"Nature's Contributions to Our Quality of Life"

The Economic Case for Conservation

It’s no secret that conservation of our natural heritage results in significant benefits, such as improved air and water quality, protection of wildlife habitat and increased recreational opportunities.

But can conservation and community greening actually strengthen Western Pennsylvania’s economy? A growing body of national and local research indicates that urban and rural communities that conserve natural areas, invest in parks and green spaces, as well as plant trees and other forms of greenery, see measurable economic benefits.

"The Western Pennsylvania Conservancy protects our most spectacular natural resources because they should be conserved for their inherent ecological, recreational and scenic value. We know with conviction that they should be conserved in their natural condition for future generations. We protect our rivers and streams because our watersheds have intrinsic value and are crucial to habitat health and human enjoyment. We plant trees by the thousands because they add beauty and shade to our neighborhoods. But these conservation actions all, every one, have a side benefit: They also are good for the economic health of our communities and our region," said Tom Saunders, president and CEO of the Western Pennsylvania Conservancy.

Outdoor recreation contributes billions of dollars to Pennsylvania’s economy each year.

Nature’s Cost-Effective Services

It is common for communities and economists to study the public costs and benefits, such as municipal services and tax revenues, associated with housing developments, office parks and other forms of development. More difficult to quantify, however, is the economic value of natural lands and water sources. But the "services" that nature provides — which would otherwise require expensive, technology-based solutions — are immense:

  • supplying clean water
  • improving air quality
  • filtering pollutants from soil and water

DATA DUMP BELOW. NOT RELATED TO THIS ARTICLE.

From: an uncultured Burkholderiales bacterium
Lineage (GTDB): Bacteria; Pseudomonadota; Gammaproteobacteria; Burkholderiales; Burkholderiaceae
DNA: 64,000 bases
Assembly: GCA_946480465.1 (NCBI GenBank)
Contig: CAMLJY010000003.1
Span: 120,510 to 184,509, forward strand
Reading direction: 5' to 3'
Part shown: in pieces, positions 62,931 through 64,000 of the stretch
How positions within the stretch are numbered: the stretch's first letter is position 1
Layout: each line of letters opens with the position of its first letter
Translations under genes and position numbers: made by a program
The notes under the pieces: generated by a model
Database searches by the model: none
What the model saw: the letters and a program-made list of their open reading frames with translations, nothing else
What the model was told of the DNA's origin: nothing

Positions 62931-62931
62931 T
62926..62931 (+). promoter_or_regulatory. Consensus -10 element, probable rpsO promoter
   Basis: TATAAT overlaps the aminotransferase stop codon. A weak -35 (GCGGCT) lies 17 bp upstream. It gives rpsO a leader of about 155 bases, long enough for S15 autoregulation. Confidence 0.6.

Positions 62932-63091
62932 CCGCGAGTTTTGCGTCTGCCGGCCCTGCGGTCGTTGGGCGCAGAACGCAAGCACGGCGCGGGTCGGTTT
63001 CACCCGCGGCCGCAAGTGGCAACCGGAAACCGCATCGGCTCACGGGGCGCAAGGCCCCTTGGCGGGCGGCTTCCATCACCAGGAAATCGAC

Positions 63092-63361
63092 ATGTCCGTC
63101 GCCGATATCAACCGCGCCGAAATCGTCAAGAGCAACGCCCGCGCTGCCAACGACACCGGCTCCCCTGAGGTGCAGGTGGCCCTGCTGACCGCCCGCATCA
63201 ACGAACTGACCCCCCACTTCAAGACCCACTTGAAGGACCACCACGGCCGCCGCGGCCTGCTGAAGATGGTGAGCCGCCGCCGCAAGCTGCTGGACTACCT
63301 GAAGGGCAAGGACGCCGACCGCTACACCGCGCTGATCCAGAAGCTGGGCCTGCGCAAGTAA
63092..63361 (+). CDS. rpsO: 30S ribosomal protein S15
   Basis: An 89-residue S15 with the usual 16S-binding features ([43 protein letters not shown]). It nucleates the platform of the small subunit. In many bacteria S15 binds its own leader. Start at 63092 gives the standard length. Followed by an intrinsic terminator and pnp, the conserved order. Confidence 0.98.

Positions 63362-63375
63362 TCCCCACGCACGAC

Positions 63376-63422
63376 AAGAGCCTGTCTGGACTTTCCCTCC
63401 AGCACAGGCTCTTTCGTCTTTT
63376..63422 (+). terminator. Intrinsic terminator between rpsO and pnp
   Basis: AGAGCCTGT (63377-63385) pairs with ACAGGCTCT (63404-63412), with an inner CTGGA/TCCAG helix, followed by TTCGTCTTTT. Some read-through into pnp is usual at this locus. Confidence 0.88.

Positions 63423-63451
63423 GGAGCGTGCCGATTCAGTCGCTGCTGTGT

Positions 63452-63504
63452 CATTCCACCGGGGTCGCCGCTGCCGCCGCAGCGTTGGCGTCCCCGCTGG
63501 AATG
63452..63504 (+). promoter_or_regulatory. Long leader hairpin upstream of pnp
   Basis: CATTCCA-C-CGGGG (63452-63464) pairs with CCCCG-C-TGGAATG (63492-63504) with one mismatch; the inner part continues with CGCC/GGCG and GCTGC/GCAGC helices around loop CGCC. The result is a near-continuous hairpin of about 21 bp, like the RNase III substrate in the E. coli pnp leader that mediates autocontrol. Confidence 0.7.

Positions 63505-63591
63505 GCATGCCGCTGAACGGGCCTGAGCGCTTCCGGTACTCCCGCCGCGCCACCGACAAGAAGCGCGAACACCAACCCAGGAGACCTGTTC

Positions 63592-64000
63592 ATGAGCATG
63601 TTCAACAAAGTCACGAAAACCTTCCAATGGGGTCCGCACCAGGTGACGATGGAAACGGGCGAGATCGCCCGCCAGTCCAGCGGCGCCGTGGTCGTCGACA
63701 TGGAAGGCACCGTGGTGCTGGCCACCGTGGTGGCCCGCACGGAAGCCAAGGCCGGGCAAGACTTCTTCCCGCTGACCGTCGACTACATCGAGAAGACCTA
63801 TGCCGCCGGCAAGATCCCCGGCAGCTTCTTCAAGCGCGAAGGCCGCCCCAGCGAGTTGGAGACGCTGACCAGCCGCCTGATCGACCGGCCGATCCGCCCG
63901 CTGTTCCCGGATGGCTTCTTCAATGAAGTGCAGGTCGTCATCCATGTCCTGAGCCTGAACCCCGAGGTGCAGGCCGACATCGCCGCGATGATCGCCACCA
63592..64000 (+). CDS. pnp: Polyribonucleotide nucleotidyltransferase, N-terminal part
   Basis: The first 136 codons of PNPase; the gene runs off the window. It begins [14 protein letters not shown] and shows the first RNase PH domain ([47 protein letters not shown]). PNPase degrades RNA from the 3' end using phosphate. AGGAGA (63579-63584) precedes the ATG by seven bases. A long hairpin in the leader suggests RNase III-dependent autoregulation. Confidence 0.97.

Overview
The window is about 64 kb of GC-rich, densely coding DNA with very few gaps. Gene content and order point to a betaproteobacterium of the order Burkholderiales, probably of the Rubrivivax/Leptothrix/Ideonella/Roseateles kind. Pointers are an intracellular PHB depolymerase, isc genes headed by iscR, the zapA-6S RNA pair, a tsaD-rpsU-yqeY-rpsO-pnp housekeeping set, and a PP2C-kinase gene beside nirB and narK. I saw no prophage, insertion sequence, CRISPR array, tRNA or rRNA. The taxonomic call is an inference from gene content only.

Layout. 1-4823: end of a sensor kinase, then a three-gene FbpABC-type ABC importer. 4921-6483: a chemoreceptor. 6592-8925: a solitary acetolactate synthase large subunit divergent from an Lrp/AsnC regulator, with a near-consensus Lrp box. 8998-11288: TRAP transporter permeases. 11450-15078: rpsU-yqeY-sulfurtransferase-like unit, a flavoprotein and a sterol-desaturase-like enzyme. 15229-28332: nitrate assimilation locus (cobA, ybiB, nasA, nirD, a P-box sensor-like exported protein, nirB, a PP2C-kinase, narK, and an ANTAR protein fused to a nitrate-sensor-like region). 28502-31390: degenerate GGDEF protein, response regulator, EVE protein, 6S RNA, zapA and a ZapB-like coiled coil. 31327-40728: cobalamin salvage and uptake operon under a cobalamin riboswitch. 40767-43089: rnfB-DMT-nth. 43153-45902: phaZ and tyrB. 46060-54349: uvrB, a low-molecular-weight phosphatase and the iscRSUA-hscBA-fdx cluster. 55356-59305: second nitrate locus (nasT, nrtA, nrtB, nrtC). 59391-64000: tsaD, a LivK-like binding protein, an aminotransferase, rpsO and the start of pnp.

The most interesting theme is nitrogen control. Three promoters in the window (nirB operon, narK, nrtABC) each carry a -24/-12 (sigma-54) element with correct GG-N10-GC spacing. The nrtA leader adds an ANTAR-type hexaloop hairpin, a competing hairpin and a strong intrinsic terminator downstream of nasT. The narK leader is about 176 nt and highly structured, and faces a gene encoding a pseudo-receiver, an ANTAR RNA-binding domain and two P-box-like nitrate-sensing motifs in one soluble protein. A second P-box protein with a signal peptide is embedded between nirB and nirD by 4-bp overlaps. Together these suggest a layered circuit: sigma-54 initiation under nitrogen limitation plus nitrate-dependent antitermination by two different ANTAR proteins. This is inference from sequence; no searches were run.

• breaking down organic waste
  • pollinating plants
  • moderating temperatures locally and globally
  • offsetting greenhouse gases
  • retaining rainwater to replenish groundwater and reduce flooding
  • providing food, medicines and fuel
  • assisting with pest control
  • myriad aesthetic and recreational benefits

In a groundbreaking and widely reported study, researchers estimated these worldwide "services" to be worth $33 trillion per year, according to The Trust for Public Land (TPL).

Having conserved nearly 225,000 acres over 77 years, the Western Pennsylvania Conservancy has made a significant contribution toward safeguarding priceless natural resources — and all the benefits that they provide to residents of the region. Our Watershed Conservation program works to improve water quality and reduce pollution sources to rivers and streams. The significant blocks of forest conserved by WPC help to improve air and water quality, offset greenhouse gases and moderate the temperature of air and water. In addition, our Natural Heritage program identifies the highest priority habitats and lands to conserve, enabling WPC to protect the region's diversity of plant and animal life and assist in maintaining the balance of nature. In urban areas as well, WPC makes a difference by planting trees, flowers and greenery that improve air quality, moderate temperature and reduce stormwater runoff.

Boosting Tourism

Beyond providing cost-effective "services" to our communities, conserved natural areas also support tourism — the second-largest industry in Pennsylvania. A significant portion of this segment of the economy is centered on outdoor recreation — and therefore depends on the ongoing protection of wild, natural areas to support activities ranging from wildflower walks to whitewater rafting.

McConnells Mill State Park (shown here) and Moraine State Park, both of which were established through WPC conservation actions, draw more than 1.3 million visitors annually.

"Undeveloped lands are key holdings in Pennsylvania's economic portfolio. Tourism, agriculture, timber production, hunting and fishing, wildlife-watching and outdoor recreation contribute billions of dollars to Pennsylvania's economy every year. Environmental services such as preventing floods and recharging groundwater contributes tens of billions more," said Andrew Loza, executive director of the Pennsylvania Land Trust Association.

In Pennsylvania, anglers and hunters spent $3.9 billion within the Commonwealth in 2006 alone to support these activities. Wildlife-watching within the state generated an additional $1.4 billion in 2006. "Wildlife and wild places are big businesses in Pennsylvania. Eco-tourism is one of the fastest growing segments of Pennsylvania tourism," reported the Pennsylvania Department of Conservation and Natural Resources (DCNR).